Reunion

The history of man's destruction of the native vegetation on Réunion roughly parallels that on Mauritius, but was somewhat constrained by the very rugged topography which made access to many parts of the interior difficult. As a result a proportionately much larger area of native forest survives uncut, but nearly all of this is at an altitude of over 500 m, and most over 1000 m (Cadet 1977).

Defos du Rau (1960) mapped and discussed the progressive occupation of the land in Réunion. As forest was not cleared independently of settlement, I have taken his stages of settlement to be equivalent to those of forest destruction.

Unlike Mauritius where the original Dutch colonisation was expressly to exploit ebony, Réunion was occupied for the purely political reason that King Louis XIV wanted a French presence in the Indian Ocean (Toussaint 1972). The main political object was Madagascar, and Réunion was originally little more than a bolt-hole from there. The embryo colony was persistently forgotten by France, and the few hundred inhabitants had to fend for themselves, often not seeing a visiting ship for 5 years at a time (Toussaint 1972). Hence the settlement pattern was an agricultural one from the start, needing land clearance on a fairly large scale (Defos du Rau 1960).

Settlement began at St.-Paul with a second focus at St.-Denis. By 1715 (ibid.) the northern and northwestern coastal zone from St.-Gilles round to Bras Panon was occupied, up to 500 m in altitude above St. -Gilles-St.-Paul but mostly under 200 m elsewhere. The dry west coast palm savannah would have been about half-destroyed, together with an important section of the western lowland dry forest and the northeastern part of the lowland wet forest (interpretation from maps in Cadet 1977).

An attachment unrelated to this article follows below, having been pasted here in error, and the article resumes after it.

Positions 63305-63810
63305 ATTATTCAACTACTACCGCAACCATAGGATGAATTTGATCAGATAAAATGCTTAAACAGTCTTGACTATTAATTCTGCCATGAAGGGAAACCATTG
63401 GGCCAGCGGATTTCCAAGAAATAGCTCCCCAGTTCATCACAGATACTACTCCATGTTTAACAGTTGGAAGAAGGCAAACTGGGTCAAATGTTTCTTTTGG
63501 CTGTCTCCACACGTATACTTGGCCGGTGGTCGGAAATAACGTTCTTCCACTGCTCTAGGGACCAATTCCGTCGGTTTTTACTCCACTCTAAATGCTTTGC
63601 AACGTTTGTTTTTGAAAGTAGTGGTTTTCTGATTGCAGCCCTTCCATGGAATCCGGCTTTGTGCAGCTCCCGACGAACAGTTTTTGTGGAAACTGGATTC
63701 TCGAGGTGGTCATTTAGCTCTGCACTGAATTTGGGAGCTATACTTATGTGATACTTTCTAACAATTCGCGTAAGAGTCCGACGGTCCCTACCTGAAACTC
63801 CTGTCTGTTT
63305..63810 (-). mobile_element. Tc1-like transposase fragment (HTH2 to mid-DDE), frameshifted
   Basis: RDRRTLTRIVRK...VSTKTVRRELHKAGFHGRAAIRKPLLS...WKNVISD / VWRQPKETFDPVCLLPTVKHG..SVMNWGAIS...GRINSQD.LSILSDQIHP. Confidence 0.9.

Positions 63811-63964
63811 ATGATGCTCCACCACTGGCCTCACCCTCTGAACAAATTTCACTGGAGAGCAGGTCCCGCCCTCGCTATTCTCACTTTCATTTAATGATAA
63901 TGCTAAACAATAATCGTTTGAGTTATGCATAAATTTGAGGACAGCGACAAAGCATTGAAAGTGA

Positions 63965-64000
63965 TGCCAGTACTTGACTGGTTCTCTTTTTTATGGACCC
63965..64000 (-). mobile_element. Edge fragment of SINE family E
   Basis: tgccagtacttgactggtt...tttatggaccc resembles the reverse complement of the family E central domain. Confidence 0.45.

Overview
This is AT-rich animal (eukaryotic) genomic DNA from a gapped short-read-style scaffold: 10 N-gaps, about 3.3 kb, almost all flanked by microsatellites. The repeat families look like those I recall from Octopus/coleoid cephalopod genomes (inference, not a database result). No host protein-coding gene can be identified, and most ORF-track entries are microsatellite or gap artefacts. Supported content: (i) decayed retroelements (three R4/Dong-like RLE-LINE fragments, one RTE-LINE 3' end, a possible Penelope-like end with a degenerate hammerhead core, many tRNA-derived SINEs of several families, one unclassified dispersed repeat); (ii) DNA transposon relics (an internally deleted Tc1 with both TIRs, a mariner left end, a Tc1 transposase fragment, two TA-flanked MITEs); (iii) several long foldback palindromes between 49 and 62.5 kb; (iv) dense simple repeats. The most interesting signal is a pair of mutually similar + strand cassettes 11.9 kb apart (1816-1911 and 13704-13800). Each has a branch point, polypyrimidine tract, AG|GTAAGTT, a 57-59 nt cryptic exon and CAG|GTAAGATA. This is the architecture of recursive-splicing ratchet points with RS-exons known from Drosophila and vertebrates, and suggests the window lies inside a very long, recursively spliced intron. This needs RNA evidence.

The next phase, 1715-89, was critical for the wildlife. With the introduction of coffee in 1715 the colony suddenly became potentially important, though it was not until about 1725 that cultivation gave economic returns and the population began to rise dramatically (Toussaint 1972). By 1788 there were 45 800 people, spread round the entire coast except by the volcano in the south-east; the palm savannah and the dry forest ("forêt mégatherme semi-xérophile" of Cadet 1977) and the lowland wet forest (south and east) were all but gone. Bory (1804) described the sorry state of these zones, and noted that wood-fired limekilns were a particular feature of the west coast. Gruchet (1977) also stressed the effects of fires in this dry zone and the long period of overgrazing by the numerous feral goats. The centre of the island was populated only by small roving bands of fugitive slaves, fewer than in Mauritius (Pingré 1763, Bory 1804, Bulpin 1958) though enough for La Nux (1772) to consider them a danger to flying-fox populations. The beginning of this period saw the extinction of the Solitaire and oiseau bleu, and later, of the three native parrots. The first two, as indicated above, were probably victims of,feral cats, but the parrots may have been dependent on the lowland habitats. Evidence is conflicting but the flying-fox Pteropus niger and most of the tortoises probably also disappeared during this period (Cheke & Dahl 1981, and below).

The next period, 1789-1848, was largely one of consolidation in already settled areas, though in the latter part of the period the cirques, three huge caldera-like valleys surrounded by cliff walls up to 2000 m high, were colonised for the first time (Defos du Rau 1960). By 1850 Salazie, the first cirque to be settled, was devastated (Scherer 1965). As in Mauritius sugar cane was developed as a crop in the first half of the nineteenth century, but here it appears to have spread until about 1851 on land already cleared for other purposes (Defos du Rau 1960). The limited forest damage is reflected in the lack of extinctions during this period, though the last captive Mascarinus parrots, and with them the species, died out (see species account).